1.3.32 Liaise with SBR to determine how security deposits which have not been coded correctly can be properly captured in IMS.
1.3.32 The codes are being converted to suit IMS.
1.3.33 Gasoline for Mission vehicles is purchased with coupons. Control on the coupons is good. The Mission has developed a program in Lotus Approach which tracks coupon and gasoline usage. The Audit Team views this as a "best practice" and suggests that a field be added to calculate gasoline consumption on each vehicle for electronic monitoring. The gas coupons have a stub which is not being completed by the garage or returned to Administration.
1.3.34 Ensure that gasoline coupon stubs are returned to the Administrative Assistant for control, verification and retention.
1.3.35 The generators currently in use in the SQs were shipped from Ouagadougou in 1992 after having been in use for approximately two years. They now have approximately ten years of use and require considerable maintenance. The MCO has negotiated a maintenance contract for the generators which also includes preventative maintenance. Given the condition of the generators, SRSF is investigating replacement in 1999.
1.4.1 The MCO is responsible for the provision of financial services at the Mission. He is assisted by an Accountant (Asst 07) and an Assistant Accountant (Asst 05) who is responsible for the entry information from Conakry into Finex. Financial services to the Mission and to Conakry are very well managed and very effective. However, the existing banking agreements are unsatisfactory; thus, the Mission's cash account is exposing the Mission to increased risk. The cash account is no longer necessary. Certain salary payment improvements could be made in the interests of enhanced efficiency.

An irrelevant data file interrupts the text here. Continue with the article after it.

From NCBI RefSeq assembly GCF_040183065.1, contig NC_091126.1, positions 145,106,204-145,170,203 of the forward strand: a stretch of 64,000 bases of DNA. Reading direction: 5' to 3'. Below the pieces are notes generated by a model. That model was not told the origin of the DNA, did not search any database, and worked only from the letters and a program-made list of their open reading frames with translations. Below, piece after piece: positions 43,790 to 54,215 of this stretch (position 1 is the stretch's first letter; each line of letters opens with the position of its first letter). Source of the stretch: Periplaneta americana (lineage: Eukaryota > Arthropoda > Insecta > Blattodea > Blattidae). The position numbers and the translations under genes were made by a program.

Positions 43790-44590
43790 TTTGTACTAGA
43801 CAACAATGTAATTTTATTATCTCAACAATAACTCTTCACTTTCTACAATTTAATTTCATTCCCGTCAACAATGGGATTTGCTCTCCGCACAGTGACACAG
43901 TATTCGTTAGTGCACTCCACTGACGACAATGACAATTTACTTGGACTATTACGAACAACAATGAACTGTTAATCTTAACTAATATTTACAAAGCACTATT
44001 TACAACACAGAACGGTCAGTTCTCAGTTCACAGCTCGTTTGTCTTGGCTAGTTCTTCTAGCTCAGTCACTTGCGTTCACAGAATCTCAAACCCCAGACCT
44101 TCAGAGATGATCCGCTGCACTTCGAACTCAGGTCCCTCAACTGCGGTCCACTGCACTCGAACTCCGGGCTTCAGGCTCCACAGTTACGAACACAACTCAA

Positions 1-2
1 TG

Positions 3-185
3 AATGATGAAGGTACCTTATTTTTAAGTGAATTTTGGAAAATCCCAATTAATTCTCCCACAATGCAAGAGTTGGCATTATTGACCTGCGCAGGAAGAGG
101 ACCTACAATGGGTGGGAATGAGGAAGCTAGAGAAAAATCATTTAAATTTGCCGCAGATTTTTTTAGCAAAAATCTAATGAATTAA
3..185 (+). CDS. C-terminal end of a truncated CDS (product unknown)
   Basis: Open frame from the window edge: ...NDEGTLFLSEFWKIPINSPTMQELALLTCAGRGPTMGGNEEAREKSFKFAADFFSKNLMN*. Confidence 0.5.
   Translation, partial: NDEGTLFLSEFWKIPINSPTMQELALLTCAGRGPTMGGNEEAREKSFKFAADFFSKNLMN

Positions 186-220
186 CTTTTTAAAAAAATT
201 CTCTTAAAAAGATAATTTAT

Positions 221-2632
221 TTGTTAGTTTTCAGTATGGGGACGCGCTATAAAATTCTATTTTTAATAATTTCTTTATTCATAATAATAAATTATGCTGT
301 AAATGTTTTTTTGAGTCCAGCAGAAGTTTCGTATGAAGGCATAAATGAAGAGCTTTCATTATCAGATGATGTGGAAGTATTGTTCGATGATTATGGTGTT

1.4.2 The Audit Team examined the books and the bank reconciliation statements for the months of November and December 1998. It found that the Mission's financial services are in very good order and efficiently managed. Bank balances are low and outstanding cheques are well justified.
1.4.3 The method used by the Mission to meet the CIDA Section's funds requirements contributes to efficient cash management and helps keep bank balances low. The Mission requests transfers of funds from Paris upon receipt of invoices from CIDA Section contractors; this obviates the need to obtain estimates and keep a high bank balance.
1.4.4 The LES Handbook states that LES salaries are to be paid on the 15th and/or the end of each month. Once the LES choose when they want to be paid, they have a choice of methods in which to be paid, either by cash, cheque or electronic funds transfers. The Accountant therefore produces four separate paylists per month. In order to streamline this process and reduce the attendant workload, there should be only one method of payment.
1.4.5 Implement a salary payment policy.
1.4.5 We concur. All staff are now paid by cheque at the end of the month, except for a few employees who have taken out loans or mortgages from the bank, for them, we use electronic funds transfer.
1.4.7 Originally, the cash account was created to enable CB staff to convert funds without delay and without having to incur bank charges, since the Mission couldn't deposit its local revenues (in CFA francs) into a convertible account. But these reasons are no longer justified, because the banking system in Senegal has changed in recent years. The Mission now has other options: for instance, British and Italian diplomats are using new banks such as Citibank. Deposits are made without delay, and bank charges, while high, are taken into account in the post index.
The Mission is also unhappy with the services provided by the bank it currently deals with due to high service charges and frequent errors. The time is appropriate to look into concluding a new banking agreements.
1.4.8 Open a non-convertible CFA francs account with the approval of SBD.
1.4.10 Negotiate new banking arrangements for the Mission.
1.4.8/1.4.9 Consultations are under way with SMF. The current practice was originally approved by HQ. In the coming days, we will follow up with SMF and PAM in order to obtain authorization to open and maintain a cash account.